What Does Age Discrimination Look Like in the Workplace? | Bantle & Levy



What Does Age Discrimination Look Like in the Workplace?

Many of us expect our careers to grow and new opportunities to open up the more time we spend in an industry. However, this isn’t the case for all employees. When age discrimination occurs in a workplace, employees might not be judged on their value to the organization or the quality of their work, but on their age. Federal, state, and local laws make it illegal to discriminate against employees based on their age, but this still occurs in many workplaces, including those across New York City.

Recognizing age discrimination in the workplace can be difficult and some discriminatory actions and behaviors might be commonplace in some workplaces, but this doesn’t mean it isn’t illegal. Learn more about what age discrimination at work looks like.

Who Can Experience Age Discrimination at Work?

Some might think that the only employees who can be illegally discriminated against due to their age are older employees. However, this isn’t true for employees in New York City. Employees of all ages in the state of New York can experience illegal age discrimination. It also doesn’t matter what age the person engaging in the discriminatory conduct is.

While the Age Discrimination in Employment Act (ADEA) makes it illegal on the federal level to discriminate against employees 40 years and older for their age, New York State and New York City laws provide protections for more employees. The New York State Human Rights Law (NYSHRL) makes it illegal to discriminate against employees 18 years old and older. The New York City Human Rights Law (NYCHRL) makes it illegal to discriminate against employees regardless of their age. This means that employees in NYC could be experiencing illegal age discrimination if they’re treated unfavorably for being young.

Examples of Age Discrimination at Work

Age discrimination is illegal in all aspects of employment, which includes hiring, firing, pay, job assignments, promotions, layoffs, training, and benefits. However, age discrimination can look vastly different for different people, and not everyone will recognize some behaviors as being discriminatory.

Some common examples of age discrimination in employment include:

  • Discriminatory comments about age – Like any type of discrimination, some may try to pass discriminatory comments off as being only jokes. However, discriminatory comments about age can contribute to a hostile work environment.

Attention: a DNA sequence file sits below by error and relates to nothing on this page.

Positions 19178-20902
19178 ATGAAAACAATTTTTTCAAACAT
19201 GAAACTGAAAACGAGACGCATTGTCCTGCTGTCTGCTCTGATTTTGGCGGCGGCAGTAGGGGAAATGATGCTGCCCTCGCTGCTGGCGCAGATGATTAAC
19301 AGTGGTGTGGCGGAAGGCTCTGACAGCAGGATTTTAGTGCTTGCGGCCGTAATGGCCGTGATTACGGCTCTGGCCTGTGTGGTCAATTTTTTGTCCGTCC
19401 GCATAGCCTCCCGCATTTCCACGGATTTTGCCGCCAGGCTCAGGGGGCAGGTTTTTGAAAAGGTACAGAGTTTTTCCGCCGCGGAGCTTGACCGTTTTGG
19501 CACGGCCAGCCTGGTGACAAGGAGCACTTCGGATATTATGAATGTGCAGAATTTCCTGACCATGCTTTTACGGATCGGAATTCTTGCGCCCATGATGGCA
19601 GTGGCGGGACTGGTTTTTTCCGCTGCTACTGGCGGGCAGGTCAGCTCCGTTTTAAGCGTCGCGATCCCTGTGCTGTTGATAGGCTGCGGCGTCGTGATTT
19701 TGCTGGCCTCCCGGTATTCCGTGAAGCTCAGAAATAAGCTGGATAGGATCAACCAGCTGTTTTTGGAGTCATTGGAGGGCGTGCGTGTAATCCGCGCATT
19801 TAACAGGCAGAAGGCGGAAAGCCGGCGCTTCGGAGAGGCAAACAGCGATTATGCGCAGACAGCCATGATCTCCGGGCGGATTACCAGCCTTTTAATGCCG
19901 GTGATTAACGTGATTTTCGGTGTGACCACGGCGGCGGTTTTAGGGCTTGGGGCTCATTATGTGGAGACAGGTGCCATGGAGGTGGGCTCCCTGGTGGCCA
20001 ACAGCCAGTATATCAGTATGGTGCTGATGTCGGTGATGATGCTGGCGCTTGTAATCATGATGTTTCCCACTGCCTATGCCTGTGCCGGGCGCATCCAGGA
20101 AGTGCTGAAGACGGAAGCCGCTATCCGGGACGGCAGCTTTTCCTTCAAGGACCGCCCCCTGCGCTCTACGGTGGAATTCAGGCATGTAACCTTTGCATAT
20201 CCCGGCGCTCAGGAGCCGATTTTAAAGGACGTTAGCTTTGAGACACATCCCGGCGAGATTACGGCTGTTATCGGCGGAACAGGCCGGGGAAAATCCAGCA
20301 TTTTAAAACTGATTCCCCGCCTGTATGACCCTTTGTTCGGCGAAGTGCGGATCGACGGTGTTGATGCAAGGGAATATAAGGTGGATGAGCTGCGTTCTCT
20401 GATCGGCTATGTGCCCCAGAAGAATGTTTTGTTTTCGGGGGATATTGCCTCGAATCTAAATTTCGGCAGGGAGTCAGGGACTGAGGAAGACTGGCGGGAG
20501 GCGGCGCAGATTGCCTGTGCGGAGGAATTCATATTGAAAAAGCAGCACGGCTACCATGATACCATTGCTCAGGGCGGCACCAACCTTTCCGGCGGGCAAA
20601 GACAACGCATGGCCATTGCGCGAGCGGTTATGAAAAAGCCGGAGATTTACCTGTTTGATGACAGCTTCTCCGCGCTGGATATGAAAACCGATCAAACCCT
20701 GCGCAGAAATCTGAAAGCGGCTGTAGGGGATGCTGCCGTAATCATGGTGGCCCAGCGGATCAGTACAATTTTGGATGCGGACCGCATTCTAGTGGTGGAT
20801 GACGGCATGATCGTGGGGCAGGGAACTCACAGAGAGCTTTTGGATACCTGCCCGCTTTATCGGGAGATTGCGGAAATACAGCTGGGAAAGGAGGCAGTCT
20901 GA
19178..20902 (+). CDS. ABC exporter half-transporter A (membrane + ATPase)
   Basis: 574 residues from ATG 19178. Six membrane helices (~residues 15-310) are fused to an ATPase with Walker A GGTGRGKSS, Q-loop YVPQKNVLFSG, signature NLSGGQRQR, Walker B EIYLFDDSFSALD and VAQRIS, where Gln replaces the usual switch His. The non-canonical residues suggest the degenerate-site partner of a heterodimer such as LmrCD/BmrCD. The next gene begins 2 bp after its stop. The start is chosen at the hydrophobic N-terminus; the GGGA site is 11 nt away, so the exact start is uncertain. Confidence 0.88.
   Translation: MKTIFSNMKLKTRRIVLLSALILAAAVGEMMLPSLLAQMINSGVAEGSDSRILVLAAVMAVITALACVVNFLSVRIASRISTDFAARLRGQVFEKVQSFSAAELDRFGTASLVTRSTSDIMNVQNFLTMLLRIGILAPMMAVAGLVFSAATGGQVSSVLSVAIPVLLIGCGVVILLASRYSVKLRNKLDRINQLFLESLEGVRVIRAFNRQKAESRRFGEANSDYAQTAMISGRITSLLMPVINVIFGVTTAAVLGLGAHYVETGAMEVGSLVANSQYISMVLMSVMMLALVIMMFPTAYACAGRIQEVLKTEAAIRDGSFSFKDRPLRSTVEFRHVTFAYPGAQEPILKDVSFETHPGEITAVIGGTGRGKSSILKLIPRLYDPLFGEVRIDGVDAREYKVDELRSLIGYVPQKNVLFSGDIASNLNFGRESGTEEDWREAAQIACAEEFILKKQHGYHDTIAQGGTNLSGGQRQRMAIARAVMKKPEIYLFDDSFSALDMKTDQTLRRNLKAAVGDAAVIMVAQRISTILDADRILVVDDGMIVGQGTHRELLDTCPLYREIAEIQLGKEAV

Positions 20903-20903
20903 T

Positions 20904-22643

• Laying off only older employees – When layoffs occur, older employees may often be targeted, as they may have higher salaries than younger employees. Using age to determine which employees to lay off is a form of age discrimination.
  • Denying benefits to older employees – Some employers may try to deny benefits to older employers due to the costs. The Older Workers Benefit Protection Act of 1990 (OWBPA) is an amendment of the ADEA that prohibits denying benefits to older employees.
  • Isolating employees of certain age groups – Leaving out certain age groups from meetings, training programs, and company activities could be considered discriminatory conduct.
  • Only hiring and promoting younger employees – If older employees are frequently passed over for jobs and promotions in favor of younger employees with less experience, this could be a sign that age discrimination is occurring.
  • Job listings that deter certain age groups – Older employees may feel unwelcome applying to jobs with listings with wording that favors younger employees. Using terms like “tech-savvy” and “digital native” or having a maximum amount of experience could be seen as discriminatory.

Protect Yourself from Workplace Age Discrimination with Bantle & Levy

Your age doesn’t affect how well you can do your job. If your age is being used against you at work and you believe you’re being illegally discriminated against or harassed, you need the age discrimination attorneys of Bantle & Levy.

Contact us today to learn more about how we can help you protect your rights in the workplace.


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